In the wake of a major cybersecurity attack earlier this year, Australian businesses are being urged to establish stronger security protocols. With many mining operations making use of outdated computers and software, experts suggest that this industry is at particular risk.
The attack in question was a type of ransomware that swept through Europe and found its way to some computer terminals in Australia. Once the software has been deployed locally, it hijacks the computer system and will only release control once a ransom has been paid.
Australian businesses have been somewhat complacent about their exposure to cybersecurity threats. Many assume – at least partially correctly – that their geographical location protects them from infection. However, the globalised nature of IT networks means that threats attacking other computer systems in the world could also make it to Australia.
The ransomware did not affect any of Australia’s government agencies or critical infrastructure, but it has taken a toll on several small businesses. Cybercrime expert, Professor Craig Valli, told the ABC that Western Australia’s mining, oil and gas operations were particularly vulnerable to future attacks of this nature.
He compared the computers used in the mining industries to machines from the “Atari Pong days”. “The potential for damage is massive,” he said.
This sentiment was seconded by Nicki Ivory, the mining leader for Deloitte Australia. She told Australian Mining that the entire industry lags behind others in terms of cyber security. She said that mining operations using legacy systems were particularly at risk.
“Anyone who has those legacy systems and hasn’t got them kept up to date is vulnerable,” she said. “But it’s probably even more of an issue for the mining industry because it is notoriously bad at keeping up to date with digital trends.”
One particular area of concern has to do with the growth of automation in the mining industry. Much of the earthmoving equipment for hire in Perth is able to operate autonomously. If these vehicles were hacked or the system that controls them were infected with malware, the results could be disastrous. This is obviously where mining operators would much rather be out ahead of any potential problems rather than stuck dealing with the aftermath.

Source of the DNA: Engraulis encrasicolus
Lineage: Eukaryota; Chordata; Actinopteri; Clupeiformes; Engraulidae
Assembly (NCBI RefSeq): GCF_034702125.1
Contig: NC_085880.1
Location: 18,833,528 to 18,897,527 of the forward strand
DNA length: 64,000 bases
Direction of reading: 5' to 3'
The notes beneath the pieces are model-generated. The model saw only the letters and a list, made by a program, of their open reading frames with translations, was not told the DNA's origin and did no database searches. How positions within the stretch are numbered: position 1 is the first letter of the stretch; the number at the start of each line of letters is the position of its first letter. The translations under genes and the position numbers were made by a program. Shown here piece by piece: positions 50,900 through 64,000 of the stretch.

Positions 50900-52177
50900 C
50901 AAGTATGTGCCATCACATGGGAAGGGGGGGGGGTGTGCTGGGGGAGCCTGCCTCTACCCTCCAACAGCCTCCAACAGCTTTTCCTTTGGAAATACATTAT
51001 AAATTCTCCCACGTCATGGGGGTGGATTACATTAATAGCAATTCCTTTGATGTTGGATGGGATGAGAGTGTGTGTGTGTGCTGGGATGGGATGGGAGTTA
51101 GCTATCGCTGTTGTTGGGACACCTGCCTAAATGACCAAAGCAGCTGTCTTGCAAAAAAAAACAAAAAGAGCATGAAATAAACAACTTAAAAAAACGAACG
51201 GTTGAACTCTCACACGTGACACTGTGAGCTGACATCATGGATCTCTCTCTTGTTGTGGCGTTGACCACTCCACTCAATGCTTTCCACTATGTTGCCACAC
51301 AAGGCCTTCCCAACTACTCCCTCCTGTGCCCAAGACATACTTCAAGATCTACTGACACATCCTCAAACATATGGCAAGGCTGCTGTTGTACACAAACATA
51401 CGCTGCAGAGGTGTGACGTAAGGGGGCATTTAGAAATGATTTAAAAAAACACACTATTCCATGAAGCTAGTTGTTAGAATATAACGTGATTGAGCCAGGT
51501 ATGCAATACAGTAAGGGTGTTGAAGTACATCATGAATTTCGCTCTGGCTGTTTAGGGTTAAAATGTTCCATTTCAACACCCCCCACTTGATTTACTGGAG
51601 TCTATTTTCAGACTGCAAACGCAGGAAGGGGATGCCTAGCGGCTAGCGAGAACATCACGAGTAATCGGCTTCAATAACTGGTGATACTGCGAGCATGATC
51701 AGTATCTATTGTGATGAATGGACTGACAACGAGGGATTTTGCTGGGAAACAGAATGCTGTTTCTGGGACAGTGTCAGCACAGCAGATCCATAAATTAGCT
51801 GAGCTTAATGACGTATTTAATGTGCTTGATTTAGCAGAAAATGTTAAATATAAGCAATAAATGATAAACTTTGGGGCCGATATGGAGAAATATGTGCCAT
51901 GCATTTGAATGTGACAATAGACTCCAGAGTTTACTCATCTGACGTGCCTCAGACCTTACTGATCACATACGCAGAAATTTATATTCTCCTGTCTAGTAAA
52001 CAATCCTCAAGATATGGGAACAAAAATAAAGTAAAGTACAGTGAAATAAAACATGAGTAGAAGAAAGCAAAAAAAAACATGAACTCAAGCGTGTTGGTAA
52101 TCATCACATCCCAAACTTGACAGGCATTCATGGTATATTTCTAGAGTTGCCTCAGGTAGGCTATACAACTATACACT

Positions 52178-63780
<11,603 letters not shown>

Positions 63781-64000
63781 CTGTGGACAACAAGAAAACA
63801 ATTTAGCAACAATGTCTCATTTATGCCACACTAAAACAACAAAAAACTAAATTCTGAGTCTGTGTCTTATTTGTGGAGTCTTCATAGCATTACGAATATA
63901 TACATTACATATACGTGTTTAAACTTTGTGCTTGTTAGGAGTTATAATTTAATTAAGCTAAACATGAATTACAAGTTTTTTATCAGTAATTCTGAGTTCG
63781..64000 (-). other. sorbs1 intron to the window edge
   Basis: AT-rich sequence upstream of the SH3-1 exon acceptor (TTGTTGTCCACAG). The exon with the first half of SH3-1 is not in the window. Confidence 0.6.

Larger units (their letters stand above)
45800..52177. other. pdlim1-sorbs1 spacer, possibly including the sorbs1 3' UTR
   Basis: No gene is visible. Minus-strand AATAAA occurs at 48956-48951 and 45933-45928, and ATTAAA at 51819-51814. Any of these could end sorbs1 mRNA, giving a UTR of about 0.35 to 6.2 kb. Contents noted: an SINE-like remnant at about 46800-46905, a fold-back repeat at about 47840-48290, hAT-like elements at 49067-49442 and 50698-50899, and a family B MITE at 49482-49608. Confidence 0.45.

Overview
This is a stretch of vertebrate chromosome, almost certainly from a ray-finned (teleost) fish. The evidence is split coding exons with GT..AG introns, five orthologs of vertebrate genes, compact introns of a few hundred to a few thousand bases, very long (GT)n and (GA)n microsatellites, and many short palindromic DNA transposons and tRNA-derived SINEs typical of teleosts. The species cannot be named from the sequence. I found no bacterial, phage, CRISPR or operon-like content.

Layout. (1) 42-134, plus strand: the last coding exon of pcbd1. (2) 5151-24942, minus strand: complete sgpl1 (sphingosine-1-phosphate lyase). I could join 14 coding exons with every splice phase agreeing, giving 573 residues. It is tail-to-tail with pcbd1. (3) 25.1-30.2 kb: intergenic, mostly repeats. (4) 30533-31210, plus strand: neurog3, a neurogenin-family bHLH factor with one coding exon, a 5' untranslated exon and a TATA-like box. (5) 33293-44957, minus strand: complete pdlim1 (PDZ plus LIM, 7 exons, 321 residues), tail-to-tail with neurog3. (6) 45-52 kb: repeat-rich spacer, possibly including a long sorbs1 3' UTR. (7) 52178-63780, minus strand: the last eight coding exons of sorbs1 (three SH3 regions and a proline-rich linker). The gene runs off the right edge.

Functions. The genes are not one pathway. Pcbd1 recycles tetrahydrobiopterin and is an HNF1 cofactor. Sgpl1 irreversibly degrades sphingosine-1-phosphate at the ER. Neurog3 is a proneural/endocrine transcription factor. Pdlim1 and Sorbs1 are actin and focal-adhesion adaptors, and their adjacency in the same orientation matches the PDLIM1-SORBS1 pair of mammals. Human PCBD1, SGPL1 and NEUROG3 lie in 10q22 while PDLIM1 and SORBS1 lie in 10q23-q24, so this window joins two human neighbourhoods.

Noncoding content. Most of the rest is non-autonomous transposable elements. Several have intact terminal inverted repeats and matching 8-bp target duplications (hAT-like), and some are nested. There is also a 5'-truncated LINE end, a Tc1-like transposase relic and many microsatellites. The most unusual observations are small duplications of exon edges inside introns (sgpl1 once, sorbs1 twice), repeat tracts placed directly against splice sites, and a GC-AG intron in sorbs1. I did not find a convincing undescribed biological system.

Experts say tightening up security will involve updating firewalls and segmenting networks so there are breaks in communication chains between various end-to-end systems. This helps ensure that, even if malware affects one part of a system, it won’t be able to spread to others. Implementing endpoint protection and a commitment to keeping legacy systems up to date are also important.
Industry operators have been encouraged to charter the services of a round-the-clock cyber response centre that can monitor systems, set up defences against potential threats and take immediate action when any malware makes it on the system.
Furthermore, The Deloitte recommends that companies cultivate resilience. In the event that a breach does occur, it’s important to know how they are going to respond. There need to be well-crafted systems in place that inform all stakeholders of their responsibilities in the case of such an event.